Your home energy audit proved to be very informative and helpful. I was not aware of the updraft created inside our walls because of the balloon framing construction. You said that that can cause heat to be pulled out of the house with the draft going up inside the walls and should be re-mediated. You also said that the attic insulation was insufficient and that fiberglass batts can leave spaces for around the edges causing heat loss and that it should have blown in insulation on top of what was there to seal the whole attic and increase the r factor. After going over your findings and telling me how you would fix the problems you told me how I could do it myself with stuff from the Home Center and for a quarter of the cost. Well, I did. I went into the basement and filled the bottom of the wall joist with unfaced insulation where they set on the sill plate. I then cut one inch foam board the size for each space and set it in and the sealed the edges of that with expanding foam as well as the sill plate to the foundation. I also sealed the sill plate to the foundation where the joist ran along it, as well as the top of those joist where it made contact with the subflooring. Next I went to the home center and rented their blown insulation machine and got ten bales of the insulation. I filled the attic on top of the batt insulation with about six inches giving another r-19 factor on top of the r-19 that was there. You said that the blown in would also help seal the heat loss around the edges of the batt. The work in the basement cost $144.00 and the work in the attic cost $328.00. After the 30% federal energy tax credit it will end up costing me about $330.00, which you said I should recover in savings in the first year. Thank You for all your advice and expertise. You made me aware of things I should consider and did.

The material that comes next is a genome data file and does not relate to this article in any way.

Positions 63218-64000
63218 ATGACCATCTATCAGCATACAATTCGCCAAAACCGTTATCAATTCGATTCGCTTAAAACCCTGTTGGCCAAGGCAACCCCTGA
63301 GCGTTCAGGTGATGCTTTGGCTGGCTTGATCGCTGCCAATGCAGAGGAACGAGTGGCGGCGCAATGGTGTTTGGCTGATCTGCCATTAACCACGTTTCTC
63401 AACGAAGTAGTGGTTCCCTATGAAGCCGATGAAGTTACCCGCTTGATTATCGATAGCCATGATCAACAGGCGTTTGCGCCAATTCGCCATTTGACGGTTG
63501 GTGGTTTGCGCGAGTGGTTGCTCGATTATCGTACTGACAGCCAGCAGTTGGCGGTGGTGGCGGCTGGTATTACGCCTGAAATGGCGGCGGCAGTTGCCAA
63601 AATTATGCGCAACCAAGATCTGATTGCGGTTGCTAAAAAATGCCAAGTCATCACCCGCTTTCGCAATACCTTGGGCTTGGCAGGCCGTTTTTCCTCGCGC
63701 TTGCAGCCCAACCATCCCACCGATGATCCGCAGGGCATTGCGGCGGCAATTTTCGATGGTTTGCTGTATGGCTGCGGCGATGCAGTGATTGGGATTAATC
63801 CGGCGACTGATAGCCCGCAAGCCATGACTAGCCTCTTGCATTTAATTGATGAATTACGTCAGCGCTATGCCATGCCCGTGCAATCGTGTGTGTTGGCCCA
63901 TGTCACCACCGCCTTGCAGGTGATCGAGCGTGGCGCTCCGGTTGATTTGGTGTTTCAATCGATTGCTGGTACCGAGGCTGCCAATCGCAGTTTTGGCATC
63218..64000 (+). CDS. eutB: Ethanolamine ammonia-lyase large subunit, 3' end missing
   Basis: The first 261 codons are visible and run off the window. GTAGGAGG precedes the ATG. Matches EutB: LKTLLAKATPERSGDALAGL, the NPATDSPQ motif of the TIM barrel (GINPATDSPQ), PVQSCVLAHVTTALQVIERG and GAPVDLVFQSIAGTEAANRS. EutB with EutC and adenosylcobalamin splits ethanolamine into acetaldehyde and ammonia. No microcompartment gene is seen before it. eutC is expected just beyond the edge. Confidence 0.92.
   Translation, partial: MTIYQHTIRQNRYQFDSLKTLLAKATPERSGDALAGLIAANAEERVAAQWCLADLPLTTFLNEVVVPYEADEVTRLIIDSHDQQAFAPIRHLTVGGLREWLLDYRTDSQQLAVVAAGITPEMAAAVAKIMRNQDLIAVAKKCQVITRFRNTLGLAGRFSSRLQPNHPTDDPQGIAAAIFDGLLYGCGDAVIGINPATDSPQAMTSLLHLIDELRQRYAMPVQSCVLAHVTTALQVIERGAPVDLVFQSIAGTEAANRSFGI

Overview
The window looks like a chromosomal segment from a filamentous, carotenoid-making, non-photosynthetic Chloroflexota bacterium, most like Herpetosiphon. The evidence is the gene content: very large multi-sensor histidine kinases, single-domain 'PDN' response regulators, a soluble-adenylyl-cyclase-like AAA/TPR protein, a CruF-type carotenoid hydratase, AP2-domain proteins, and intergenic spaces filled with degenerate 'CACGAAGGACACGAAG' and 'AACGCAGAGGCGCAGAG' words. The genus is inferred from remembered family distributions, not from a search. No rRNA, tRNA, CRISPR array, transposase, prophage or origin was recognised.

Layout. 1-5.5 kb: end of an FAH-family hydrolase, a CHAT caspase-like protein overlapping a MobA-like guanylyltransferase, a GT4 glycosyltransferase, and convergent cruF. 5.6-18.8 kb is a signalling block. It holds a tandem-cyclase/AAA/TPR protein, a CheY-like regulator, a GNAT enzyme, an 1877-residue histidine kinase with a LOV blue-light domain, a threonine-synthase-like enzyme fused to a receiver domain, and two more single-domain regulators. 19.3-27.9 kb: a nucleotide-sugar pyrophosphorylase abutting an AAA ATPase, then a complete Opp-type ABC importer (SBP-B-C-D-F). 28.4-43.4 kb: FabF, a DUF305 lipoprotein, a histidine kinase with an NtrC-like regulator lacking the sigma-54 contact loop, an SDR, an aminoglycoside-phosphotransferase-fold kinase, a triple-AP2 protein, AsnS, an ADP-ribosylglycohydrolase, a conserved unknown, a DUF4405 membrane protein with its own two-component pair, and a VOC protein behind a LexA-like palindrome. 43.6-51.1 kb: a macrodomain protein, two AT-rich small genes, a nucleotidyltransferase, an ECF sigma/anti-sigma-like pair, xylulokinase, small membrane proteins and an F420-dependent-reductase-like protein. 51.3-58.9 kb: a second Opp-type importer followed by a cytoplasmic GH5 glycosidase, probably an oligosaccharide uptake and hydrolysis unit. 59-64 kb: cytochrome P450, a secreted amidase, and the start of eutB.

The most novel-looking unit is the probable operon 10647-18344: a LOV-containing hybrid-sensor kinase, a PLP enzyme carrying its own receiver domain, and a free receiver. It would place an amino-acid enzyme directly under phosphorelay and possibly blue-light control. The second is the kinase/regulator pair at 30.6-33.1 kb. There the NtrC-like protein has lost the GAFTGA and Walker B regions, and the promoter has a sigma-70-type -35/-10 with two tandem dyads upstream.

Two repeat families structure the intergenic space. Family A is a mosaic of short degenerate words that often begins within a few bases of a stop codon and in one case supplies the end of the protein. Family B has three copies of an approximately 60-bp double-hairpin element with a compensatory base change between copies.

Tommy Thompson